Published: 16:39, 29 October 2020
| Updated: 16:40, 29 October 2020
Thousands of train passengers complained about ticketing and refunds following the coronavirus outbreak, new figures show.
Analysis of industry data by the PA news agency shows around 10,000 complaints relating to coronavirus were dealt with between April and June.
This was when many passengers claimed pay outs for tickets they could no longer use due to lockdown travel restrictions, including annual passes worth thousands of pounds.
Operators work hard to give passengers a great service
Dissatisfaction with ticketing and refunds was the most common form of complaint closed during the three-month period, making up a quarter of all cases.
The analysis is based on Office of Rail and Road data for Britain’s railways.
Concerns raised over refunds during the coronavirus pandemic include requests to pay £10 admin fees, the need to physically go to stations to hand in tickets, and whether claims would be backdated to when the stay at home advice was issued on March 17.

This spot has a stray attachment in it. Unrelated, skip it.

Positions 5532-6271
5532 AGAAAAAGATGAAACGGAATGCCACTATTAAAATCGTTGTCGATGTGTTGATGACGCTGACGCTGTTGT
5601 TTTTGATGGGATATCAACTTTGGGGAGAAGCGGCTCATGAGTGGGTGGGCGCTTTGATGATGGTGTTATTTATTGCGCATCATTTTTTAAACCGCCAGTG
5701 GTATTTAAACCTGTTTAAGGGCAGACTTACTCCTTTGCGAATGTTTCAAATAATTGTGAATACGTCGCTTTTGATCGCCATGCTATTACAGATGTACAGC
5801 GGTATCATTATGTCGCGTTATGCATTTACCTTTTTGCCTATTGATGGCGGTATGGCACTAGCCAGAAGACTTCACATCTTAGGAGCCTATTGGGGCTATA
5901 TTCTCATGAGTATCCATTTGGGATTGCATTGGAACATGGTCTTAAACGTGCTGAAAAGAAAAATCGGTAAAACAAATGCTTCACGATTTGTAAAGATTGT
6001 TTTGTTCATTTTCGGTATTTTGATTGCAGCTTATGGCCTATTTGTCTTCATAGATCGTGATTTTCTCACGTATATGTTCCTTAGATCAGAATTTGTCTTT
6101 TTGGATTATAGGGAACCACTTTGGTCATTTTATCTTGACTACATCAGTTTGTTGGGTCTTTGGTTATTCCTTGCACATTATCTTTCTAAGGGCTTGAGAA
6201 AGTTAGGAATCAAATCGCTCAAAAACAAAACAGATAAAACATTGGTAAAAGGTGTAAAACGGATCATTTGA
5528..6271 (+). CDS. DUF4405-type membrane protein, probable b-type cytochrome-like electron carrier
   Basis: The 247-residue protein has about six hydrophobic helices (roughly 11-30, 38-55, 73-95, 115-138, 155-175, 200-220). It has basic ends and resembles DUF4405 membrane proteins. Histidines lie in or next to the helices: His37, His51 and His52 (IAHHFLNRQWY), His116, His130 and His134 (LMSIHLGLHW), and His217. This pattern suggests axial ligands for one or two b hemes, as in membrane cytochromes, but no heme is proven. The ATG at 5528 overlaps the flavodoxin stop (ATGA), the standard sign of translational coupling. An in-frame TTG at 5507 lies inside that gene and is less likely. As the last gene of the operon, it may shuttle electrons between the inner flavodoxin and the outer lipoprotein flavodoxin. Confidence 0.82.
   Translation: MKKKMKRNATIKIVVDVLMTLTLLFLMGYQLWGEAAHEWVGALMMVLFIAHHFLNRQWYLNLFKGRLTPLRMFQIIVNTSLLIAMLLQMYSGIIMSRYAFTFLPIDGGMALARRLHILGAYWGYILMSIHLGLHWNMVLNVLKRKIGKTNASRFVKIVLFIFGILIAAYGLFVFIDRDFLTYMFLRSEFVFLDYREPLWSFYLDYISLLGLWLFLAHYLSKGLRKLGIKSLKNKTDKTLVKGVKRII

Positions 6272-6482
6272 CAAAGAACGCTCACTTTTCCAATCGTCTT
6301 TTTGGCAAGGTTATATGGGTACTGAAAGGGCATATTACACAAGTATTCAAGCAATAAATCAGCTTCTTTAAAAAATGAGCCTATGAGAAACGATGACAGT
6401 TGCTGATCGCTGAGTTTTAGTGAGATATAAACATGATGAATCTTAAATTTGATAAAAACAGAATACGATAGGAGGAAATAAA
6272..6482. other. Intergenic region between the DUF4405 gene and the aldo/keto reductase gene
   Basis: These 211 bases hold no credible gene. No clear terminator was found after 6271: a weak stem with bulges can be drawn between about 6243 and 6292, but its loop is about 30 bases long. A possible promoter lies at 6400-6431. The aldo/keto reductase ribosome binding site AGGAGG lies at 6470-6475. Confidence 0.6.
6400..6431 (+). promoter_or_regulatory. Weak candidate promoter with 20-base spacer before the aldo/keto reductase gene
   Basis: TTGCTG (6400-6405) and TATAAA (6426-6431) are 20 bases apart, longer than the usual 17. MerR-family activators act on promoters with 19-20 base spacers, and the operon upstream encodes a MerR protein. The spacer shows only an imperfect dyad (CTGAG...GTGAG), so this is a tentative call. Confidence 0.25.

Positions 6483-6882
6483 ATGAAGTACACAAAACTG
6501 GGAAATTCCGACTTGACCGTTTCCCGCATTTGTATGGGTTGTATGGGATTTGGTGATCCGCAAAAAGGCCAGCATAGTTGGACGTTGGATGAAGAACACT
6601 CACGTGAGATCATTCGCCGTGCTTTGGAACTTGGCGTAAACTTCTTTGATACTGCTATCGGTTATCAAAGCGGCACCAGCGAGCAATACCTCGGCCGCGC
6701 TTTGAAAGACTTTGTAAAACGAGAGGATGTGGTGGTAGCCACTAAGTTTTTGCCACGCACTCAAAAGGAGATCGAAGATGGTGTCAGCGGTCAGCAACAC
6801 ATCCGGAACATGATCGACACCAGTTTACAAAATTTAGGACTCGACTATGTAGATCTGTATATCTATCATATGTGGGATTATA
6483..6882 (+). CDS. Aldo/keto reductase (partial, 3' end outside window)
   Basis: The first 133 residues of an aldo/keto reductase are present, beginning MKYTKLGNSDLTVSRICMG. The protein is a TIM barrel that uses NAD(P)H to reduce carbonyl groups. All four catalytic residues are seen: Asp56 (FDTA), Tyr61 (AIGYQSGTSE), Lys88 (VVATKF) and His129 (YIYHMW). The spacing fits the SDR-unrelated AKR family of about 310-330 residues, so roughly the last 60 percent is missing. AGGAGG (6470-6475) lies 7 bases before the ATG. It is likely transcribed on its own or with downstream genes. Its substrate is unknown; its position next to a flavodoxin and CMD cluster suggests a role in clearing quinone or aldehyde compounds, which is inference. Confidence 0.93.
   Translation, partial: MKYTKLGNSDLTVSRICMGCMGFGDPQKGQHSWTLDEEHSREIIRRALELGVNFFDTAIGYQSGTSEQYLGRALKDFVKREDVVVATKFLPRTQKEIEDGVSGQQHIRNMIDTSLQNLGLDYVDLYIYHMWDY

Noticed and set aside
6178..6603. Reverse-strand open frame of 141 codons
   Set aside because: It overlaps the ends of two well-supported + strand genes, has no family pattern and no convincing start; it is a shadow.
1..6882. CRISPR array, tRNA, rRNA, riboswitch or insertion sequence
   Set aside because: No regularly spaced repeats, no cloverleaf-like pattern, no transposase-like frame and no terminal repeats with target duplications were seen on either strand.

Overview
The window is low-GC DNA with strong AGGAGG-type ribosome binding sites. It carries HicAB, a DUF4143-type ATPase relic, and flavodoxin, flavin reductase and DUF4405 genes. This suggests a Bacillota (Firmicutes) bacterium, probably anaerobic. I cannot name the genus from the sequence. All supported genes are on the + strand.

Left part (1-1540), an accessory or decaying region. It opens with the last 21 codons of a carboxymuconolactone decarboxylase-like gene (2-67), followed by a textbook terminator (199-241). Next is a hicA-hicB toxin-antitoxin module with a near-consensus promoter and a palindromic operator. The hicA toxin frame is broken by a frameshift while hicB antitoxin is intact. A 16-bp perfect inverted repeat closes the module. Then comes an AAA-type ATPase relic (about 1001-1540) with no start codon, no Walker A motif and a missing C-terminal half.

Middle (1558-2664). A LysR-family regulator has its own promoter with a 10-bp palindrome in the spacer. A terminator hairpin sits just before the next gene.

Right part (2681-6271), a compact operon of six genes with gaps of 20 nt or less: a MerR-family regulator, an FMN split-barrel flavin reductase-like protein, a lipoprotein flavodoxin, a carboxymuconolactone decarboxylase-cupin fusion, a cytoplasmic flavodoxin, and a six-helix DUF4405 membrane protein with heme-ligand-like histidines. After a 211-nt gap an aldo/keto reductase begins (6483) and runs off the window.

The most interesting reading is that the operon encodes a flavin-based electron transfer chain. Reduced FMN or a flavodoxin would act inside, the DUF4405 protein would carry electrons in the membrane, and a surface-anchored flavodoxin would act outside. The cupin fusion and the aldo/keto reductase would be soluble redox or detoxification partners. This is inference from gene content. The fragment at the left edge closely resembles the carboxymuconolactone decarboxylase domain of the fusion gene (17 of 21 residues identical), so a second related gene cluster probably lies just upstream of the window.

David Sidebottom, director of watchdog Transport Focus, said passengers faced “a lot of uncertainty” with “large sums of money” at stake.
He went on: “We pressed operators to ensure passengers were kept in the loop on the refund process, and crucially, that season ticket claims were backdated to when the stay at home message was delivered.
“The Government’s decision last week to waive the admin fee on changes to Advance tickets for journeys affected by new local lockdown restrictions was good news for passengers and something we had called for.”
Industry body the Rail Delivery Group said 2.89 million train tickets were refunded between March 23 and June 23, up from 1.99 million during the same period last year.
The organisation’s chief operating officer Jacqueline Starr commented: “Train operators work hard to give passengers a great service, even in challenging circumstances, and in the first three months of the pandemic we paid backdated season ticket refunds, doubled the time that people had to claim, and refunded £334 million worth of train tickets.
“We want people to travel with confidence during this time, which we are supporting through remote ticket refunds and fee-free changes to Advance tickets for people whose plans have been affected by Covid restrictions.”